Beautifully animated in its own, eye-popping, stylistically colorful way, Long Way North is like some blissful combination of early Studio Ghibli crossed with the writings of Jack London. It is a timeless tale, one universal in scope and in resonance, building to a heartfelt conclusion that had me wiping away tears while at the same longing to rise to my feet in lively ovation.
“I think the ‘boys will be boys’ mantra is still alive and well in some corners of society. These hazing rituals still happen, so that expression, boys will be boys, it’s clearly a dangerous one.”
While far from perfect, Neel’s latest is a magnetically compelling ride into the depths of human depravity that feels like an absolute necessity, especially right now. Goat is a movie that needs to be seen, and as hard as it can be to watch here’s hoping audiences take the time do so all the same.
“We know where Barack and Michelle are heading. We know what this spark is going to turn into. For me, that spark, that idea, it gave the story a richness that a fictionalized love story maybe couldn’t have had.”
Here’s hoping those predisposed to stay away because the “Obama” name is associated with Southside with You have second thoughts as far as those are concerned; they might just be surprised to discover just how blissfully entertaining this particular story ends up proving to be.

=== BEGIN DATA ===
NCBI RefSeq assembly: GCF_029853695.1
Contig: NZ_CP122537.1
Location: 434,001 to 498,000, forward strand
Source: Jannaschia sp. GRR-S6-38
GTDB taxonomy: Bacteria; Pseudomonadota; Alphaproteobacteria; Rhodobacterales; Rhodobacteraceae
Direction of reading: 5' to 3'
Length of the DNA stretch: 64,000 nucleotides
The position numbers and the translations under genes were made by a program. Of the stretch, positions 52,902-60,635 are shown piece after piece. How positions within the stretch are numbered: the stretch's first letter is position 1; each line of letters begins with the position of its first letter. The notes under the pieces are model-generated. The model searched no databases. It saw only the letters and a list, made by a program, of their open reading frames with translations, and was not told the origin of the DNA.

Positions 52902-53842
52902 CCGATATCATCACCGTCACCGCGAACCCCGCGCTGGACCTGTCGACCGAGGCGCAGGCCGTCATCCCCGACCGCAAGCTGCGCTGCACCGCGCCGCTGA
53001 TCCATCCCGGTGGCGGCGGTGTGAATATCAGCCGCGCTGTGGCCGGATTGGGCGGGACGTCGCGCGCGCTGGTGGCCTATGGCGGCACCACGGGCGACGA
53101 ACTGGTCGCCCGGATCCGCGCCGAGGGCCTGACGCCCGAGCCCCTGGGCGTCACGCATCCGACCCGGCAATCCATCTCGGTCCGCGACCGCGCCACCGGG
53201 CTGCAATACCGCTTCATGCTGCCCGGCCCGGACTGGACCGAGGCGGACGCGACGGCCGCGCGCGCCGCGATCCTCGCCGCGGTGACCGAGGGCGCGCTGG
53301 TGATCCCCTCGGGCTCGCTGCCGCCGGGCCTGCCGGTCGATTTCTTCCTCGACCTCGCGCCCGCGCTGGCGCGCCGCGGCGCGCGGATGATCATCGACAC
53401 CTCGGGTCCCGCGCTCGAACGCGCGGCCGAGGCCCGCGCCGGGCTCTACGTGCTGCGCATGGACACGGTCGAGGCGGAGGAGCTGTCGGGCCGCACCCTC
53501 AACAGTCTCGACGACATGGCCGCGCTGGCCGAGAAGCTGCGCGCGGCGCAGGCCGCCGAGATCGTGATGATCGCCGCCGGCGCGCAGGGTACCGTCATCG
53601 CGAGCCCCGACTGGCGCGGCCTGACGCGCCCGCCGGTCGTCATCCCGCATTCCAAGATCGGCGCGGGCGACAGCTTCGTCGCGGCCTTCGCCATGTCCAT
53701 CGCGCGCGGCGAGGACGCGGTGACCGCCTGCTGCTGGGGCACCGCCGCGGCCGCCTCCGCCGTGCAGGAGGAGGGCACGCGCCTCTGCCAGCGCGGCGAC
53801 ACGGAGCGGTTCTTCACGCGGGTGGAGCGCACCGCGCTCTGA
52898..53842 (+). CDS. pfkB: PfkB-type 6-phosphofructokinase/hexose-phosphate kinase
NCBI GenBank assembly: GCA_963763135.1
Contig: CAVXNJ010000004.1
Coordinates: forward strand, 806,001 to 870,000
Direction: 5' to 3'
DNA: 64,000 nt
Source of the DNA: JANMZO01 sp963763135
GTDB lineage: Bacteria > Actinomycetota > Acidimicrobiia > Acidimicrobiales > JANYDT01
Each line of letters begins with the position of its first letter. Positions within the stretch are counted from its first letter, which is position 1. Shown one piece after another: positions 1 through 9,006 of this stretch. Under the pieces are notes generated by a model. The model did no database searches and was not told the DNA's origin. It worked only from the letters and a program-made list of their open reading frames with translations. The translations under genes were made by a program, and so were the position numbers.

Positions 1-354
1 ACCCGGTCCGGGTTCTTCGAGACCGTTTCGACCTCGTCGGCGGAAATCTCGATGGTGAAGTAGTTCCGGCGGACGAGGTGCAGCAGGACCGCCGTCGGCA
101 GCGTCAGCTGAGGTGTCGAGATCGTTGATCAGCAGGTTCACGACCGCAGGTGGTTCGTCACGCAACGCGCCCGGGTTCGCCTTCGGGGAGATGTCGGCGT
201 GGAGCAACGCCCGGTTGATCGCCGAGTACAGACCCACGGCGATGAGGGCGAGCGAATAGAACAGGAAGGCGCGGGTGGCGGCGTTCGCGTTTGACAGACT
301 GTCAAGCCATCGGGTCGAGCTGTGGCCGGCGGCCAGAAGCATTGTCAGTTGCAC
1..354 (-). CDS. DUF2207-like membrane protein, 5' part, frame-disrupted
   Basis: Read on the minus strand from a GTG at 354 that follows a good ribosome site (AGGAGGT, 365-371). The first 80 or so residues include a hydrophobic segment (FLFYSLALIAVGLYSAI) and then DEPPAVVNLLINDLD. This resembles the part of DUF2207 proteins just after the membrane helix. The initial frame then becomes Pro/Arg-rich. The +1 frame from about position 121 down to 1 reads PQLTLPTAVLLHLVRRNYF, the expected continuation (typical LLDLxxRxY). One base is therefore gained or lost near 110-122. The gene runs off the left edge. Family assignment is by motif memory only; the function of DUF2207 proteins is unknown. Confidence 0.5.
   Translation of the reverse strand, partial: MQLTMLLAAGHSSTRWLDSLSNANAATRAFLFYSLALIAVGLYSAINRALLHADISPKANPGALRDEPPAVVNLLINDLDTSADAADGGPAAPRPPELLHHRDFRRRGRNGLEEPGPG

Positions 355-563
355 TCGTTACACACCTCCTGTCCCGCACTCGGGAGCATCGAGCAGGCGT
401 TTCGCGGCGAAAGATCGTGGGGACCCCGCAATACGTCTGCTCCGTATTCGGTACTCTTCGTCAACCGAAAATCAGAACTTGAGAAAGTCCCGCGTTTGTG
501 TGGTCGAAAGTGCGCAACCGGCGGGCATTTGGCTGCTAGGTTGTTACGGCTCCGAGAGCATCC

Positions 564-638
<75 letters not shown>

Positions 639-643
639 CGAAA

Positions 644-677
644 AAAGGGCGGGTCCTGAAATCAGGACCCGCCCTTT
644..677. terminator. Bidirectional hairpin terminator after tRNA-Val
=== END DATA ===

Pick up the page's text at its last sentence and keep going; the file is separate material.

“For a specific group of people, maybe a bigger one than I let myself imagine it to be, [Don’t Think Twice] could be a film that gets watched multiple times, viewers finding things inside of it that I didn’t even know were there. How great would that be?”
Don’t Think Twice is the kind of movie I knew I liked exiting the theatre but didn’t realize just how much so until I’d had a few extra days to ponder all its narrative nuances. It’s a beautiful, character-driven affair, and while the introspective observations the filmmaker toys with are hardly revelatory that still doesn’t make them any less profound or affecting.
[The Land] is visually dynamic, moves with electric urgency and treats all four of its young protagonists with intelligence and respect. More than that, Caple offers up a conclusion that satisfactorily strays extremely far from the status quo, giving things an aura of originality all other facets of the narrative and the scenario undeniably lack.
From the early, eerie, unquestionably haunting images of a young nun traipsing through a barren, snow-covered Polish countryside going who knows where, to a moment of communal redemption hidden under the shroud of unthinkable secrecy and unimaginable sacrifice, The Innocents is a consistent triumph, achieving an overwhelming aura of brilliance that it manages to sustain first second to last.